06:22 GMT +314 October 2019
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    Torino striker Simone Zaza challenges for the ball with Juventus defender Giorgio Chiellini during the Turn derby in December 2018

    How Italy's Greatest Football Team Disappeared in a Ball of Fire 70 Years Ago

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    Juventus have been crowned champions of Italy for the eighth successive time. But 70 years ago their crosstown rivals Torino were the greatest Italian team of the era, until a fateful plane journey.

    Saturday, 4 May, marks the 70th anniversary of the Superga disaster, when a plane carrying the great Torino team, which had been champions of Italy for five seasons running, crashed into a hillside.

    The club never really recovered and has only managed one championship in the last seven decades, while the other Turin team, Juventus, has gone from strength to strength with a total of 35 Italian championships, one European Cup — against Liverpool at the Heysel Stadium in 1985 — and one Champions' League.

    On Saturday thousands will gather at the Basilica of Superga, on a hill overlooking Turin, to commemorate the disaster on 3 May 1949 which claimed the lives of 27 passengers and four crew members.

    The team, which played in the famous maroon shirts and were known as Il Grande Torino (The Great Torino), were on their back from a match against Benfica in Lisbon when their Fiat G212 plane crashed into the hillside as it tried to find its way to Turin's fogbound airport.

    ​Eighteen players — including seven who had won international caps for Italy — were killed instantly, along with the manager, four coaches and three journalists.

    A museum at Grugliasco, five miles west of Turin, houses thousands of team photos, documents and other memorabilia from the crash, as well as seats from the Stadio Filadelfia, Torino's home until 1958 when they moved into the Stadio Comunale.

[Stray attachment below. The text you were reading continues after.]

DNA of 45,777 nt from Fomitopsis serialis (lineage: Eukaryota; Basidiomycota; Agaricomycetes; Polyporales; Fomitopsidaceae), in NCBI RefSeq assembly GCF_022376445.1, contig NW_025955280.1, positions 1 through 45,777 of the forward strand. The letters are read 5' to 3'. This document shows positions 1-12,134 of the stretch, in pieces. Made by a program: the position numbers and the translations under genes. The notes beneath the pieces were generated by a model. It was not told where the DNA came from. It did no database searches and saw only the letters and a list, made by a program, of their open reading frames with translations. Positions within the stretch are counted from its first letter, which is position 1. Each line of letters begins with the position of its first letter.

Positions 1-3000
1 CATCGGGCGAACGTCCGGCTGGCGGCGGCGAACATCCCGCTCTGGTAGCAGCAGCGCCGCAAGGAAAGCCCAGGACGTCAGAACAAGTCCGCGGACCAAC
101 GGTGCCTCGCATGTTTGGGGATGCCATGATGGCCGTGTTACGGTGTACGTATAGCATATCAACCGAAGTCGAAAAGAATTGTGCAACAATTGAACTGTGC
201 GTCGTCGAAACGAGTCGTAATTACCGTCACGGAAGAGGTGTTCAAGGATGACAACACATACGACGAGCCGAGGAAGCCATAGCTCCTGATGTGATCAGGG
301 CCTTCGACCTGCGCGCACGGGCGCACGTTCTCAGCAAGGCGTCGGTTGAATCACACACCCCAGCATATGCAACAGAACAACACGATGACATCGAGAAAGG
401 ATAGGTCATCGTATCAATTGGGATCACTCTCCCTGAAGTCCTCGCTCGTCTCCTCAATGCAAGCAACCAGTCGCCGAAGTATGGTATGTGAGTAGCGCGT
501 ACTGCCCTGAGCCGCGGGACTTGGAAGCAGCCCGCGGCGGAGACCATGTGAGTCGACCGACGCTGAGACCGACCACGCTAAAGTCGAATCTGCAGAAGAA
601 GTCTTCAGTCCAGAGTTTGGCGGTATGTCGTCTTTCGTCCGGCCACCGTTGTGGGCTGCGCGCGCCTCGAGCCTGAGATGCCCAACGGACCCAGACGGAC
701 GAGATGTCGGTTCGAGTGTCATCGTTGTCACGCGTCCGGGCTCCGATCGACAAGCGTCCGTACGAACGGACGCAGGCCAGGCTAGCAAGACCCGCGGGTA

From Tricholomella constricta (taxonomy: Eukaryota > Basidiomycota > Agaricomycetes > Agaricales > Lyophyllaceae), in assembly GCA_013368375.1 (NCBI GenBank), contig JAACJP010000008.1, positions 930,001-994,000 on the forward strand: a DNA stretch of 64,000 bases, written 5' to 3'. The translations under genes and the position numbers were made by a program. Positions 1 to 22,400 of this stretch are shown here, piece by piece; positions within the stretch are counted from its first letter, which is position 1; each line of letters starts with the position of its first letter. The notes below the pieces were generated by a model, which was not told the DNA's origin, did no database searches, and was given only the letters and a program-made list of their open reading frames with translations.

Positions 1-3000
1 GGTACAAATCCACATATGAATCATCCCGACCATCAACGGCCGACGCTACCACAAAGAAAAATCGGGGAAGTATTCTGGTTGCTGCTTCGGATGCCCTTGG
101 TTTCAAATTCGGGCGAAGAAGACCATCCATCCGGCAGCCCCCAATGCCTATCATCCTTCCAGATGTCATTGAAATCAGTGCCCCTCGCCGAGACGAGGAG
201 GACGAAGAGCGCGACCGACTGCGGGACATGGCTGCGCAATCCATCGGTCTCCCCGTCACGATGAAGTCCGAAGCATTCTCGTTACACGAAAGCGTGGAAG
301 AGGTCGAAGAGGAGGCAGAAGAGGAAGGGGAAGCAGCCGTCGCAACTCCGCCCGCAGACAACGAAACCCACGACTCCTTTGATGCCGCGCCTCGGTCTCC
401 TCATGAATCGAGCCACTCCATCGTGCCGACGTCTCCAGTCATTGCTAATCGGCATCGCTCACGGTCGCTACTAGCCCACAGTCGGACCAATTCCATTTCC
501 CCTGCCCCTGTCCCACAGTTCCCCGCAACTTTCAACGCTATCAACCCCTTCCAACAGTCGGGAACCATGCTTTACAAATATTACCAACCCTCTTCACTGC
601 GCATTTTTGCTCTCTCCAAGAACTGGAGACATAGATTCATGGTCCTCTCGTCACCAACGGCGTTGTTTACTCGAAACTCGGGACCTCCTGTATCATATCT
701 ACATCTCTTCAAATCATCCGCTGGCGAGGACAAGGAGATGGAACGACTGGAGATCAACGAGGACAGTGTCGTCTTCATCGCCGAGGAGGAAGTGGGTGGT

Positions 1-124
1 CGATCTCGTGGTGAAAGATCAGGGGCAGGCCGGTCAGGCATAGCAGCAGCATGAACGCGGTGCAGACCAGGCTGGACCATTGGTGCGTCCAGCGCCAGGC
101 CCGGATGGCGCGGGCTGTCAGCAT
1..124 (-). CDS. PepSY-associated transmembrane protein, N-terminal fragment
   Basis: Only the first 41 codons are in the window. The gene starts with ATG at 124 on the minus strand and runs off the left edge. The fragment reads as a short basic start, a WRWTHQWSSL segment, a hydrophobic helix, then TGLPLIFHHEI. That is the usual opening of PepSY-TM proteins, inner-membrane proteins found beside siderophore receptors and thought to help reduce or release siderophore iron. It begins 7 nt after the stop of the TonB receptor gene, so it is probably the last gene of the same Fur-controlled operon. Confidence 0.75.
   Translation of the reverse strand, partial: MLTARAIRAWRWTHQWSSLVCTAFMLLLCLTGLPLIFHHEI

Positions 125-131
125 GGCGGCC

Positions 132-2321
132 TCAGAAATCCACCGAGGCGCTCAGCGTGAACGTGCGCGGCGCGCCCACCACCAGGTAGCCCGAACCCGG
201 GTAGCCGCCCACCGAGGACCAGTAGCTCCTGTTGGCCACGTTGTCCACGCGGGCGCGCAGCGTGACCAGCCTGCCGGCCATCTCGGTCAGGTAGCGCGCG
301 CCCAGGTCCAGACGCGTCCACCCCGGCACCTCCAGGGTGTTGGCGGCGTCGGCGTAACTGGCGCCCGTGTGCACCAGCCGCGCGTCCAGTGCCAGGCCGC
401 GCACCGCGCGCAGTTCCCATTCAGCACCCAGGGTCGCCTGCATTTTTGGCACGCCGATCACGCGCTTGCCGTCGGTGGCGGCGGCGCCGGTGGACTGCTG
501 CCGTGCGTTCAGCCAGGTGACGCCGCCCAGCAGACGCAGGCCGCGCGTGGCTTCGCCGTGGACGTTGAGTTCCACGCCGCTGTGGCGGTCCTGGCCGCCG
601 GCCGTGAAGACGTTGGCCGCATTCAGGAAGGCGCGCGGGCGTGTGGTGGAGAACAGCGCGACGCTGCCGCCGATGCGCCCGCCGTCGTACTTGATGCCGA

The museum also contains the suitcases of defender Virgilio Maroso, midfielder Valentino Mazzola and Hungarian manager Egri Erbstein, who all died in the Superga disaster.

    ​Among those who died was Les Lievesley, the club's English coach.

    "It was a terrible day with low cloud and poor visibility, the plane went into the hill. It was like I was moving about in a bit of a dream for a while," Lievesley's son Bill told the AFP news agency.

    "Outside of Italy most people have never heard about the Torino disaster; the only football disaster they know about is the Manchester United one (at Munich in 1958)," said Bill Lievesley.

    "I certainly didn't forget about it because it completely changed my life around," said Bill, who was just 10 when he lost his father, a former Manchester United defender.

    ​Torino were the masters of Italian football at the time and their team contained legends like Guglielmo Gabetto, who scored 122 goals in 219 games for the club as well as five in six for Italy, and his strike partner Mazzola, who hit 118 goals in 195 games.

    The club struggled to recover from the disaster and was even relegated to Serie B in 1959.

    They bounced back and won a seventh Serie A title in 1976, but since then they have remained in the shadow of Juventus — and their superstar striker Cristiano Ronaldo — and are unlikely to regain superiority any time soon.

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    footballers, plane crash, killed, disaster, Juventus, Italy, Turin
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